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A Blog From the Heart




Sharing some of my experiences as a first-time mum in the hope something with resonate with someone and be an encouragement. I will follow on with some blog posts on some of the topics highlighted through this.

This is from a mum who has been there and essentially is still there, just in a different way with different challenges and joys.

It is such a joyful and exciting time being pregnant but also tinged with anxieties. Especially if you have suffered miscarriages. With my second I felt I was in this double-sided emotional state. So overwhelmingly thankful to be expecting but nervous to let go and embrace it just in case. Wanting it to never end, to savour and enjoy it but so desperately wanting all the haemorrhoids, heart burn and constipation to be over and wanting to meet my baby.



There is that longing to have other mum’s to be to openly talk about all you are going through. Searching for more information and advice on dealing with all the side effects of pregnancy, other than what you already know and have tried. Every time I smell peppermint or ginger essential oils I ‘feel’ that nauseating feeling of early pregnancy. In trying these remedies, they just made me feel worse. What works for some doesn’t work for others. Even looking at or eating honey dew melon makes me think of being pregnant. I ate masses of it!! Felt too sick to eat but needed to eat and even sips of water made me nauseas. Honey dew melon, Jacob’s crackers and Café Nero Decaf cappuccino is what I lived on!


Knowing what you actually need amongst the bombardment of equipment and choices but also wanting to enjoy and embrace all those cute, gorgeous things. This is where all your new mum acquaintances and friends come in handy. Ask them!!


The excitement of treating yourself to some unnecessary things that are just lovely to have. One of my favourites was my friend and I going to a boutique in Edinburgh and purchasing a very gorgeous maternity and feeding bra as a treat. Pregnancy massage is just the best thing ever!! If someone wants to get you a present for birthday, Christmas, baby shower etc, put this top of your list!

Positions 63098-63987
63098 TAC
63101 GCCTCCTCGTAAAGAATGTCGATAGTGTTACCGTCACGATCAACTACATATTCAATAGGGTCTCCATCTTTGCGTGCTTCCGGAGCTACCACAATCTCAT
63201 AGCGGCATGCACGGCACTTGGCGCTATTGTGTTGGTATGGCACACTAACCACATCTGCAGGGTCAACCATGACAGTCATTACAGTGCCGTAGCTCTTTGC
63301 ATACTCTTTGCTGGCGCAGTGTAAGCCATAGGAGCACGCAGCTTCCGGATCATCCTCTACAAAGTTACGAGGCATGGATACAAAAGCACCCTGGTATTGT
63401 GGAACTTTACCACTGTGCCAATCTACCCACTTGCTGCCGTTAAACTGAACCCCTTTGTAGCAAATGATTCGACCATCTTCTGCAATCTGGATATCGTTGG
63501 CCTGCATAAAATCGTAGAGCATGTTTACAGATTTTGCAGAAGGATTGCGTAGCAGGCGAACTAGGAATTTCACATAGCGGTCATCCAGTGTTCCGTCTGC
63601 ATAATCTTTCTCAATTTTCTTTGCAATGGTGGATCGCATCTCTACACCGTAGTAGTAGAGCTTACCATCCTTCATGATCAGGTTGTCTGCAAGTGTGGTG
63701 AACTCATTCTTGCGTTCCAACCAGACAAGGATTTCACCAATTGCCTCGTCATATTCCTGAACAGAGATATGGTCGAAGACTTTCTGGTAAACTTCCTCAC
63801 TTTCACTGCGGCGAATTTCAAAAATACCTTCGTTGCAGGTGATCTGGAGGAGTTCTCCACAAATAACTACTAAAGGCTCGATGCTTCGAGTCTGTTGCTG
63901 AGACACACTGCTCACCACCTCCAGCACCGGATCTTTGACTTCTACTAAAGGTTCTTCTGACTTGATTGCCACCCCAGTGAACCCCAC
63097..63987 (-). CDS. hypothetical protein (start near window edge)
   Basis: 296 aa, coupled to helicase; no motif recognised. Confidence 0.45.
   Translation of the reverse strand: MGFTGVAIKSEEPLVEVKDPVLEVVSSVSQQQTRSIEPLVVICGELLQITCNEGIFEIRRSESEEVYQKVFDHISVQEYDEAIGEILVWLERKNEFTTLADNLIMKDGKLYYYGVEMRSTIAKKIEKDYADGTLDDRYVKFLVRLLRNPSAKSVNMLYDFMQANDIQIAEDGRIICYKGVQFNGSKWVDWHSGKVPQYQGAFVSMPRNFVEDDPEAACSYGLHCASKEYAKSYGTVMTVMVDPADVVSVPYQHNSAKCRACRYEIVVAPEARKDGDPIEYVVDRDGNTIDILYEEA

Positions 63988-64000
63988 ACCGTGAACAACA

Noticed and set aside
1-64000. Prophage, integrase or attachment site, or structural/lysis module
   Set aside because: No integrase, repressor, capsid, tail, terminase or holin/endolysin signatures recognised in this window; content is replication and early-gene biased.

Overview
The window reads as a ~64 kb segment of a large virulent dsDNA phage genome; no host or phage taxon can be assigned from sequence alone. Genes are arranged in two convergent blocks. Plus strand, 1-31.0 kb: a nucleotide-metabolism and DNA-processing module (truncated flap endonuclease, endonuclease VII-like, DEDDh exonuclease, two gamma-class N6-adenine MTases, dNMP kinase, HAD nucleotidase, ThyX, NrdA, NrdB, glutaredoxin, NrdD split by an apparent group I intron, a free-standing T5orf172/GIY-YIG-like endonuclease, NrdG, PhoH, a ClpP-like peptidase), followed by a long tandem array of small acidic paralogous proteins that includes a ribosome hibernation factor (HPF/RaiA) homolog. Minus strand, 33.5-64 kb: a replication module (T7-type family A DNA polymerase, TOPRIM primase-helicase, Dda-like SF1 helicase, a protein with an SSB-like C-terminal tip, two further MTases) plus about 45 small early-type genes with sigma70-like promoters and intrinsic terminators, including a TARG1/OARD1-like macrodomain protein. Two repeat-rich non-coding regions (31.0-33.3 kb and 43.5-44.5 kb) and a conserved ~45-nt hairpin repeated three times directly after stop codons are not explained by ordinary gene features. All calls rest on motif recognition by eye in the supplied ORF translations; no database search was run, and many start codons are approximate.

I searched for the right exercise class to support my body through pregnancy and birth. All I could find was alternative, lying down and breathing classes where everyone moaned about their midwife. As I midwife, I witnessed the difference the right exercise makes to pregnant women, through their pregnancy and in labour and recovery. I knew myself just how important it is and yet the provision just wasn’t there. I have always been an active person who enjoys the benefits of exercise and so it became my passion to one day start running exercise for pregnant and postnatal mum’s myself. You feel so much better when you move.



I also found it so frustrating as a midwife not being able to spend more time with my women going through movement and exercise for recovery and I did more of it then than women get now!


I had a head start in that I had lots of wonderful knowledge being a midwife that made such a difference to me but there is so much more knowledge that I now have that would have been even more helpful.


Looking back there are so many things I wish I knew at the time. They have been part of why I now do what I do.

Birthing balls are amazing!!! Get one now if you don’t already have one. Pillows, pillows and pillows. Your partner doesn’t get much of the bed anymore!


Even as a midwife we didn’t have the full picture of knowing the correct way to activate your pelvic floor and relax it working with your breath, rather than ‘squeeze release’ at the traffic lights. I have learnt so much since that makes perfect sense and determined to help all of you make this a part of your life.



My biggest things I wish I knew when I was pregnant is the power of a mug of hot water first thing in the morning 😊 before doing anything or eating anything. The right fibre to keep things moving. I bombarded my body with all the wrong fibre just making things worse and had no idea. I do now!! Swop those Weetabix and shreddies for oats and flax seed! Bizarre things to stand out on ‘what I wish I knew’, but seriously I have not forgotten the trauma of the above.